For one week, the 34th America's Cup lived up to its billing.
Oracle Team USA completed the Miracle on Water on Wednesday, coming all the way back from an 8-1 deficit against Emirates Team New Zealand to retain the oldest trophy in international sports. Mike Eruzione must be smiling.
Oracle's comeback should go down with the best in the history of sports, right up there with the Boston Red Sox's shocking comeback in the 2004 American League Championship Series, the Buffalo Bills' improbable revival against the Houston Oilers in the 1993 NFL playoffs and the New York Giants' late-season rally against the Brooklyn Dodgers to capture the 1951 National League pennant.
NBC Sports announcer Gary Jobson didn't do his best Russ Hodges impression by screaming, “Oracle wins the Cup! Oracle wins the Cup!” as Jimmy Spithill and Co. crossed the finish line at Pier 27 — but it would have been fitting.
Oracle's win is without question the most dramatic in the Cup's 162-year history. Prior to Wednesday, the largest deficit overcome in America's Cup competition was Australia II's 1983 rally from a 3-1 hole in a best-of-seven contest against New York Yacht Club's Liberty.
What makes this comeback possibly more impressive than those in other sports is the nature of the competition in sailing. The technology race off-shore, in most cases, determines who wins the clash in the water.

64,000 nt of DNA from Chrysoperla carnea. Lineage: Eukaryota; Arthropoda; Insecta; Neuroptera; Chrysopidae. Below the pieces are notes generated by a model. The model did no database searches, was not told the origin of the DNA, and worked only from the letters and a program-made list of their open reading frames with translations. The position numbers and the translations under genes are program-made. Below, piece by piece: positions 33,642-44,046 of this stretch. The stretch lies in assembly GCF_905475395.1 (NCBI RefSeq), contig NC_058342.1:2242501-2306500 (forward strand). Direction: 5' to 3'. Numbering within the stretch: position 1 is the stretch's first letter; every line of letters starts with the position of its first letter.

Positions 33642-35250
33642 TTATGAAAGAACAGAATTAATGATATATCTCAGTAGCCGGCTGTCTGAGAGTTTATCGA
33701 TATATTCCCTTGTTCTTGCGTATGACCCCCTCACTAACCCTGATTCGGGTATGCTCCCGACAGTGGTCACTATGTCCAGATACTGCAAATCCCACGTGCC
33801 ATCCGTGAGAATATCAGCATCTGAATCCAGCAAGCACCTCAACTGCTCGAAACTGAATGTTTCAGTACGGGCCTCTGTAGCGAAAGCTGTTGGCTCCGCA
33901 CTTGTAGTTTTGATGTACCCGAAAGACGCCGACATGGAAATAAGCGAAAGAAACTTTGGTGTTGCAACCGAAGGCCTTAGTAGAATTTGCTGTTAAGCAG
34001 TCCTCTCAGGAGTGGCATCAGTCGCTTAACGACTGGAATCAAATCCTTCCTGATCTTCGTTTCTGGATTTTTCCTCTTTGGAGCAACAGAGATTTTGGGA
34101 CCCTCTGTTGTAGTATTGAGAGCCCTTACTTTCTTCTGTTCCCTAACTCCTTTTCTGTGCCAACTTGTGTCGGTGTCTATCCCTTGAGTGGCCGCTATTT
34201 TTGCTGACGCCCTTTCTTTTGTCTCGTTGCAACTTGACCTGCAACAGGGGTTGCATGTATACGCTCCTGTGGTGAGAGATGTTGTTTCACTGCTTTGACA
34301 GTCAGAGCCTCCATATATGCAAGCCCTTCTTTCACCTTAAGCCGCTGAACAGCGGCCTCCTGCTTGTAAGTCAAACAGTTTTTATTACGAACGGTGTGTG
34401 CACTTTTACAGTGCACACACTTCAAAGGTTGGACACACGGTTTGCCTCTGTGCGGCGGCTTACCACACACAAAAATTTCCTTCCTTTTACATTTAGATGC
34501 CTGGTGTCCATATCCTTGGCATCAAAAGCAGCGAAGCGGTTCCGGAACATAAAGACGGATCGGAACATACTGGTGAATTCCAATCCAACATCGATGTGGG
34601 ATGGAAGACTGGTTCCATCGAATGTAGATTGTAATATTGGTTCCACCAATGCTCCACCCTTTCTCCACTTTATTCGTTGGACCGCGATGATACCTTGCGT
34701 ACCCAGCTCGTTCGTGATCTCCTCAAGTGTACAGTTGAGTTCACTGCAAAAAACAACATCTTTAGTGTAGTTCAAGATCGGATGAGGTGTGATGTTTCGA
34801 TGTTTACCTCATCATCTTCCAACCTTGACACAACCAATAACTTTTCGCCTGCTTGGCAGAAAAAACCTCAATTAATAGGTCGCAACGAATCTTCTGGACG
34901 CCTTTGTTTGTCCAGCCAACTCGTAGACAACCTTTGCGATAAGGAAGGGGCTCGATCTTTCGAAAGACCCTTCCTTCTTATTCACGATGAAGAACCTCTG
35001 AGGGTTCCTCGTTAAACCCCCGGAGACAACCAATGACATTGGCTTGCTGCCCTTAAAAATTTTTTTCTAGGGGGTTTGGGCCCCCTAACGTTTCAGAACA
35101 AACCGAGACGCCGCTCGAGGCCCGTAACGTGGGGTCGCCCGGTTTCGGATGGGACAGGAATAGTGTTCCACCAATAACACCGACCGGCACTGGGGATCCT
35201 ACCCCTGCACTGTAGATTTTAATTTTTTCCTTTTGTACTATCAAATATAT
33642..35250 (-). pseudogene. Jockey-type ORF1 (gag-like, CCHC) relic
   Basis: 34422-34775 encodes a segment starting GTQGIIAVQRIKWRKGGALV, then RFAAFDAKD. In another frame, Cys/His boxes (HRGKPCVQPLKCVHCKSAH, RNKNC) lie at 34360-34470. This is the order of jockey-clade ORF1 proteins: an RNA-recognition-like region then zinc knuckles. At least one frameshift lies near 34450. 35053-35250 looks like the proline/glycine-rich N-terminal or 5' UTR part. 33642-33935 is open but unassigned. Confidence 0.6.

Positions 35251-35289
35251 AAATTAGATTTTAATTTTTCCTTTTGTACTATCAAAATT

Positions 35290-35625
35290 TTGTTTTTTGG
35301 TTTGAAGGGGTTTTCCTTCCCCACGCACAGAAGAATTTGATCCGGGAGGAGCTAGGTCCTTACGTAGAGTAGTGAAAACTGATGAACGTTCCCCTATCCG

In the opening races of the series, the Kiwis crushed Oracle in the upwind legs of the course. They won eight of the first 11 races and while Oracle made several tactical errors, they also lacked the ability to consistently foil upwind. With a more advanced boat and just one race to win, a New Zealand triumph seemed inevitable.
But in less than a week, Oracle tweaked and adjusted its boat just enough to bridge the technology gap and by Wednesday, the team was foiling and flying on every leg of the course.
The comeback is even more impressive when you consider that Oracle also overcame a two-point penalty for cheating in the America's Cup World Series and you have to tip your cap to the team for having the audacity to switch tacticians after five races.
Despite the thrilling finish, the competition provided only a few days of excitement instead of an entire summer of spectacular racing.
The dramatic finale doesn't put $1.2 billion into the local economy or give The City the 8,000 jobs that CEO Stephen Barclay promised way back in 2010.
Will we look back on the 34th America's Cup through rose-tinted glasses and recall the competition's epic conclusion or will we remember the protests, the legal wrangling and the safety lapses that led to the tragic death of a 36-year-old father of two children?
With Oracle's win, Larry Ellison could bring the America's Cup back to The City in 2015 or 2016 and possibly redeem himself.
A few tweaks could bring in a few more teams and maybe give us more than a week's worth of excitement.
Paul Gackle is a contributor to The San Francisco Examiner. He can be reached at firstname.lastname@example.org and followed on Twitter @GackleReport.